While many premium automakers are pouring their marketing expertise and producing new models to target developing markets (particularly South East Asia) Volvo, it seems, doesn't want to follow that trend.

The Chinese-owned Swedish automaker has released their ambitions for the future, shifting their focus to high tech cars. The Geely Holdings subsidiary is restructuring their mindset to target half of their annual sales in the future from full electric vehicles (EVs), while a third of their models will have autonomous driving technology, and half of their models will be on a subscription (shared motorpool) basis. 

“Our customers’ expectations are changing rapidly. This means that Volvo Cars is also changing rapidly. These initiatives will help transform Volvo from being purely a car company to being a direct consumer services provider,” said Hakan Samuelsson, President and Chief Executive of Volvo Cars.

While the announcement was certainly interesting for developed markets such as Europe and the United States, there were no plans announced by Volvo to grow their customer base and sales in developing markets such as South East Asia. The numbers tell the story: China is Volvo's single largest market for their automobiles, accounting for 75% of their 152,668 units in the Asia Pacific region. That means the rest of the continent (including South East Asia, among others) only accounted for 38,258 units.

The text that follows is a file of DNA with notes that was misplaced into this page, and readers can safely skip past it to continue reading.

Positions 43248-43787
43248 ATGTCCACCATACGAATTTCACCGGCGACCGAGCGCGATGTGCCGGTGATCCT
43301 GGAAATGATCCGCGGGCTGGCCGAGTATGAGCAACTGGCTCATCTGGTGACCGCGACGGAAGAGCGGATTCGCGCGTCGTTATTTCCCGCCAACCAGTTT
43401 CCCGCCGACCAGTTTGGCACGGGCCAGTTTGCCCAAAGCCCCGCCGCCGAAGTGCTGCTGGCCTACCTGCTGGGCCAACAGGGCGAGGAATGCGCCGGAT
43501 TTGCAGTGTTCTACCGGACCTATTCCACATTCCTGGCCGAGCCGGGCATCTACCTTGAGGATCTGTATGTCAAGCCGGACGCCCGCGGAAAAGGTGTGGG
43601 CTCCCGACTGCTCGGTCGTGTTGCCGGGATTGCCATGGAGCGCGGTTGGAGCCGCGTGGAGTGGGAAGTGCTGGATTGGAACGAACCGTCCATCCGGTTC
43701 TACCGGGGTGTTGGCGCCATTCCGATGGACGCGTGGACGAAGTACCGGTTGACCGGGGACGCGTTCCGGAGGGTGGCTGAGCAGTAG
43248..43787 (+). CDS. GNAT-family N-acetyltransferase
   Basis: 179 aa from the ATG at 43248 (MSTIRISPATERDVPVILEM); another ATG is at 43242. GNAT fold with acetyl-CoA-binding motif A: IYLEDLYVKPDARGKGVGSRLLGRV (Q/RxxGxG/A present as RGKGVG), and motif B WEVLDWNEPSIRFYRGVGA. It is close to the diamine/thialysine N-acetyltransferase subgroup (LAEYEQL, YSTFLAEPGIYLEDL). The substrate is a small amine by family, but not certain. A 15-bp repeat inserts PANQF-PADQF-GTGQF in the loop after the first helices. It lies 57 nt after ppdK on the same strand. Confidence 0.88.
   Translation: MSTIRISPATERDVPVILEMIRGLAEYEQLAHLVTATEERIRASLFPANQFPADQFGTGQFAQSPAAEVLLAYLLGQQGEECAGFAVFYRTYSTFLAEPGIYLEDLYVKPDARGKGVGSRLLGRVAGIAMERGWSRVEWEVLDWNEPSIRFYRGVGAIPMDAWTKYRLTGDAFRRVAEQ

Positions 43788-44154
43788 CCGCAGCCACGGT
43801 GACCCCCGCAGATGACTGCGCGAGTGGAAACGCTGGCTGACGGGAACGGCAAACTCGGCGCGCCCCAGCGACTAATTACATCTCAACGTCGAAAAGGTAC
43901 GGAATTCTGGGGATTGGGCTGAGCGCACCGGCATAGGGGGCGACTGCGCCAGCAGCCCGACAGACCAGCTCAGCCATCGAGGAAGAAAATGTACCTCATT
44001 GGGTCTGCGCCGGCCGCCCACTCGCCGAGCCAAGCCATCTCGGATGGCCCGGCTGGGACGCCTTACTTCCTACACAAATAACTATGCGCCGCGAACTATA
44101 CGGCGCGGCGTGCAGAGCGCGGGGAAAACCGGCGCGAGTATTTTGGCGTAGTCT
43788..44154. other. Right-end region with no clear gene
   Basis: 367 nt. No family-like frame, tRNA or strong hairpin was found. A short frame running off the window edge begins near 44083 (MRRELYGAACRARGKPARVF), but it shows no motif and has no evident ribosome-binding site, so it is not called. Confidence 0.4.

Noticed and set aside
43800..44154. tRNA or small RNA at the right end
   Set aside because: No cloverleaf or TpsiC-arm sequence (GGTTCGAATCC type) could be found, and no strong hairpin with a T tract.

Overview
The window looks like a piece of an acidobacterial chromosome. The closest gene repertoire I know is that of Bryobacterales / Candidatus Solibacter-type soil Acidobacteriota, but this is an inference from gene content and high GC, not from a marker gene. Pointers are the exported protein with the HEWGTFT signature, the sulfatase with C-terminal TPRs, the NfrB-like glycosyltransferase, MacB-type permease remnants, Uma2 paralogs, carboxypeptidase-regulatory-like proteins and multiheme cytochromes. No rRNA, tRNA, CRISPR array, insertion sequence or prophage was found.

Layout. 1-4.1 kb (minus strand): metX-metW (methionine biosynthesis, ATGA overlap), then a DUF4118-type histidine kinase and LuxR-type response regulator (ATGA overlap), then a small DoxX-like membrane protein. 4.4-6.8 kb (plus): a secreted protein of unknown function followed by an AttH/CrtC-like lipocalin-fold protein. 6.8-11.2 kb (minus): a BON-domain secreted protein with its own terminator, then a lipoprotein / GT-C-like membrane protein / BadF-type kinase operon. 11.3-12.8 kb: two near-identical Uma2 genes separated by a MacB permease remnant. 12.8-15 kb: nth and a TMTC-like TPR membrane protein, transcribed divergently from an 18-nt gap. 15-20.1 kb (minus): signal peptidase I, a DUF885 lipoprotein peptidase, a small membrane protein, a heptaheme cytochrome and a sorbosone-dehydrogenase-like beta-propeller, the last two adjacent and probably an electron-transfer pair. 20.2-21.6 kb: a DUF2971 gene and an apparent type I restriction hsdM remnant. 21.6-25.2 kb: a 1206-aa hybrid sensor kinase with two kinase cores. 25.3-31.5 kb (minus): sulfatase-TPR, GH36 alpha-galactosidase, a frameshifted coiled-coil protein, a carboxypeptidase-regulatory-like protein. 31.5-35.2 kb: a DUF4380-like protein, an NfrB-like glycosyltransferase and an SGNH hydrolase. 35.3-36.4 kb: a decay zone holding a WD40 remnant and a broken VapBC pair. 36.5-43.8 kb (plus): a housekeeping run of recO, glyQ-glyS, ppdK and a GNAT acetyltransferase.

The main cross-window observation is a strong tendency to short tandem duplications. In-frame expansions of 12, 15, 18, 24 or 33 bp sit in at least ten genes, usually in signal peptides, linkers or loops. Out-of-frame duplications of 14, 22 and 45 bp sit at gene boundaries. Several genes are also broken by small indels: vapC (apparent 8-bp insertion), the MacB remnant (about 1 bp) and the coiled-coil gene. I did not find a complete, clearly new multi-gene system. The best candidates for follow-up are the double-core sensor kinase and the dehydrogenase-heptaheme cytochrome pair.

Full electric vehicles, autonomous cars, and subscription cars are sensible in developed markets with the infrastructure to match, but are irrelevant in developing markets. It's a stark contrast to how premium and luxury automakers are making hteir presence felt in the region with new models and marketing strategies.

Domestically, Volvo's performance has been steadily growing but not enough to challenge other premium automakers. In the last annual Philippine automotive sales report (2017), Volvo's primary competitors (which came into the market much later) such as Volkswagen and Peugeot have each tallied 1363 units and 374 units, respectively.

Volvo Philippines, despite logging a positive 31% growth year-on-year, was only able to sell 122 units to their customers in the Philippines in 2017.